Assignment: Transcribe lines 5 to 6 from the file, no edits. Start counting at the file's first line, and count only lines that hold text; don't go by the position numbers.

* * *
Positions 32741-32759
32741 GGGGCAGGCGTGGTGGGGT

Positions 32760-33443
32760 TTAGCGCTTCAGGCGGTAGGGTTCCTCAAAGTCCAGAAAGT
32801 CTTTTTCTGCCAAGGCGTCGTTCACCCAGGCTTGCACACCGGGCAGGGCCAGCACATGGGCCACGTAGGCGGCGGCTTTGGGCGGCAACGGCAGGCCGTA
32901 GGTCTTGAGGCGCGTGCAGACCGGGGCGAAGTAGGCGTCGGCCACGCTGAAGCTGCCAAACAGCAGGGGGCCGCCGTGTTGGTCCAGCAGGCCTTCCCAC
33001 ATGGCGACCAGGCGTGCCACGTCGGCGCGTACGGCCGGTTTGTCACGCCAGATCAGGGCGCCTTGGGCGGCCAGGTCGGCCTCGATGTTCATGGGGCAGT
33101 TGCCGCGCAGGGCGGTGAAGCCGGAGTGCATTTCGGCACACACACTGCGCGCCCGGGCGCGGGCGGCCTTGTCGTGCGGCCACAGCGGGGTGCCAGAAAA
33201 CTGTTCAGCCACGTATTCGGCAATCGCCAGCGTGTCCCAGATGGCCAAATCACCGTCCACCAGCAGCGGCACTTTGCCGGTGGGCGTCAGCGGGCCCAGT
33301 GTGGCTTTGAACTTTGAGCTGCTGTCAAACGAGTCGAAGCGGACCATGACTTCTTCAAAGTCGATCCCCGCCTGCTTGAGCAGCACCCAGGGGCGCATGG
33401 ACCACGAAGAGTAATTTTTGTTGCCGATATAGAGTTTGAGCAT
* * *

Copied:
32801 CTTTTTCTGCCAAGGCGTCGTTCACCCAGGCTTGCACACCGGGCAGGGCCAGCACATGGGCCACGTAGGCGGCGGCTTTGGGCGGCAACGGCAGGCCGTA
32901 GGTCTTGAGGCGCGTGCAGACCGGGGCGAAGTAGGCGTCGGCCACGCTGAAGCTGCCAAACAGCAGGGGGCCGCCGTGTTGGTCCAGCAGGCCTTCCCAC